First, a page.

High Hallack was a place in Andre’s fiction, and was also the name of her genre writer’s library she opened in Tennessee. It is a wondrous keep that she called home, and now High Hallack opens its gates and allows these amazing stories to tumble out.

Lose yourself in her enchanted words, and read them again and again.

Norton’s stories have been curated in TALES FROM HIGH HALLACK, Volumes 1 (January 14, 2014), 2 (May 20, 2014), and 3 (Fall 2014). This collection of previously published short stories includes many themed anthologies from periodicals that are no longer in print.

450 pages | Premier Digital Publishing | January 14, 2014

Alice Mary Norton (1912-2005) the “Grand Dame of Science Fiction and Fantasy,” published works for over seven decades as a author, editor and poet. Norton authored over 130 novels, almost one hundred short stories, in addition to editing several collections in the science-fiction, fantasy, mystery, and western genres. Norton was the first female winner of the Gandalf Grand Master of Fantasy prize as well as the Nebula Grand Master prize. Norton additionally obtained Skylark, Barlog, and World Fantasy prizes.

Purchase at Amazon or Barnes and Noble.

Monday, January 27, 2014

Review: Nobody Comes Back by Donn Pearce

Nobody Comes Back

Review by John for Nobody Comes Back by Donn Pearce.

John’s quick take: A gritty historical fiction set during the Battle of the Bulge in WWII – think an updated The Red Badge of Courage crossed with a dose of Catch 22.

John’s description:   As WWII reaches its climax, an unsettled Toby Parker is too young to enlist in the American Army but can’t think of anything else to do. To date his life has been characterized by neglect, instability and struggling to make ends meet. He manages to finagle his way into the army and after some brief training finds himself shipped off to France. It is late 1944 and Germany is struggling to hold back surging Allied forces - but Hitler decides to make one last major offensive push in the Ardennes with the ensuing “Battle of the Bulge” totally taking the Allies by surprise. After landing Toby is almost immediately thrown into a vicious battle.

Any thoughts Toby might have had about the nature of war are soon swept away. Quite apart from the terrifying and bloodthirsty engagements with the enemy, what he experiences is bewildering, confusing, totally chaotic and at times absolutely illogical. Having to learn quickly, a wounded Toby tries desperately to survive, but it is sometimes not clear if the greatest danger comes from the Germans or from some on his own side. A lifetime’s worth of experiences are crammed into just a few searing days.

A historical footnote for those that are interested - the Battle of the Bulge was the largest and bloodiest battle fought by the United States in WWII. It also severely depleted Germany's war-making resources, thereby restricting Germany’s ability to defend itself during the final stages of the war.

John’s thoughts:   This book doesn’t pull any punches about the nature of war; it is very graphic and feels authentic. Apart from the viciousness of humans, one of the overriding themes of the story is the chaos of war. For sure the Battle of the Bulge was a confusing engagement and I’m not sure if Pearce has accurately reflected that or whether he has embellished it a bit – but it certainly makes for a compelling story. The development of the Toby Parker character over just a few days is remarkable. I’ve no right to comment on whether or not it is realistic, but it certainly does ram home the awful nature of war and what it does to people.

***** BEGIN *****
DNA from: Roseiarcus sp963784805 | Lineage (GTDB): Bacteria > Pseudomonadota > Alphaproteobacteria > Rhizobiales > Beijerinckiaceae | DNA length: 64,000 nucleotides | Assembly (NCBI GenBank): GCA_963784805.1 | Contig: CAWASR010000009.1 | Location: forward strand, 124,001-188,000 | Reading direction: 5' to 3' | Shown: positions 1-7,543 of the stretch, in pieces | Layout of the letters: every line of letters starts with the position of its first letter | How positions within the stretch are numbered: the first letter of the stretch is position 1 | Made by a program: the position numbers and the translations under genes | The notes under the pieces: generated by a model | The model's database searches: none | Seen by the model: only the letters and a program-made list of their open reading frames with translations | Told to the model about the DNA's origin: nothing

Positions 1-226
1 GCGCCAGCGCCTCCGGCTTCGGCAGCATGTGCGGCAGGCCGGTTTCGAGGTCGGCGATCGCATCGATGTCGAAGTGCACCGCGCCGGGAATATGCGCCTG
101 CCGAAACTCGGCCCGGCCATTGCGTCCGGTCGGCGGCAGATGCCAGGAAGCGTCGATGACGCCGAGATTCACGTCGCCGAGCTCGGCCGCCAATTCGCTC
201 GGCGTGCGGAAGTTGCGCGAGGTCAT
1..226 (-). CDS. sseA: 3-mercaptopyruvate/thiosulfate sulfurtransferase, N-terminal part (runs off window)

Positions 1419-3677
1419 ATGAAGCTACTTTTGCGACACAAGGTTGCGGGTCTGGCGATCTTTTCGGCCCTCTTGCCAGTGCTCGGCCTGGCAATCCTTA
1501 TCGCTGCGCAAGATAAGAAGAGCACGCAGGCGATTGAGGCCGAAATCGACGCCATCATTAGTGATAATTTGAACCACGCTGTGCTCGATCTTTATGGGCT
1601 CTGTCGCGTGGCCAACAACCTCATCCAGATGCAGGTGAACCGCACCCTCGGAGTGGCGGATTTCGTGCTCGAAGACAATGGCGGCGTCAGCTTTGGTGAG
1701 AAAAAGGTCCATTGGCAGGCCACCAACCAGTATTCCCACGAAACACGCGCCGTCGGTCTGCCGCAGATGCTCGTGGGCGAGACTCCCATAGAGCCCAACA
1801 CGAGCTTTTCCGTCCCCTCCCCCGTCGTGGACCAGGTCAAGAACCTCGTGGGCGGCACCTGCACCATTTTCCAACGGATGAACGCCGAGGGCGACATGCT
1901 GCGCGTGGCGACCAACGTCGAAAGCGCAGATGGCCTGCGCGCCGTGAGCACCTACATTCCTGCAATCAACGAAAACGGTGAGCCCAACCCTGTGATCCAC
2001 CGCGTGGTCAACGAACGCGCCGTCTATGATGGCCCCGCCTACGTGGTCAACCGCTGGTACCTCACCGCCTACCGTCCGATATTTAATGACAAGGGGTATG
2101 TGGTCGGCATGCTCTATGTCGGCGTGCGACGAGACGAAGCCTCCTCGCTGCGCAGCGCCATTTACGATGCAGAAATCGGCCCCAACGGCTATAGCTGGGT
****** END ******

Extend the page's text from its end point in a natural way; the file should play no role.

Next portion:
The element of Catch 22 comes in with the idiotic behavior of some people and the bureaucratic and nonsensical orders that had to be followed. There is also some deep irony in enemies sometimes treating people better than supposed friends.

There is a lot to like about this book. It is easy to read, interesting and pulls you along. Sometimes the action almost got to be almost too much – but there again what was I expecting in choosing to read a book like this? If you like historical fiction set in times of war then I’d certainly recommend this book. I’d rate it three stars.

Forge Books | October 2013 (first pub date 2005) | Trade Paperback | 256 pages

For more information on Nobody Comes Back please see our Incoming Books feature for November 8, 2013.

Thursday, January 23, 2014

Review: The Golden City by J. Kathleen Cheney

The Golden City

Review by Shellie for The Golden City by J. Kathleen Cheney

Shellie’s quick take:  A complex and fantastical historical mystery and romance set in a make-believe gas-lit Portugal. It contains dark magic, mermaids and Selkies.

Shellie’s description:  Oriana Paredes is a spy. She is also a maid for a local female Aristocrat in The Golden City, which is located in Portugal during the very early 1900’s. She is a “Sereia”, a siren or mermaid of sorts, which she hides from almost everyone since her species has been banned from the city by the current King.

When Oriana finds herself sinking, upside down, in the city’s river inside a room-sized-box with her human employer, she is understandably the only one who manages to survive. She realizes that there is fowl play and perhaps something a bit more sinister and magical, so she becomes determined to find the killer of her employer and friend.

She also begins to realize that the murderer may have killed others too, since the room-sized-box is not the only one anchored in the city’s river waters; there is in fact an installation of them. They are a miniature replica of the Aristocratic houses of The Golden City, placed there as an underwater art show in a representation called The City Under the Sea.

Shellie’s thoughts:  I enjoyed this novel – quite a lot actually. It’s a great first effort for the author since it has a complex plot, an intriguing mystery, and good romantic tension, so it keeps the reader interested and moving along. The author has an intelligent and detailed writing style which makes the novel thought provoking. All these are elements always welcome in a good story.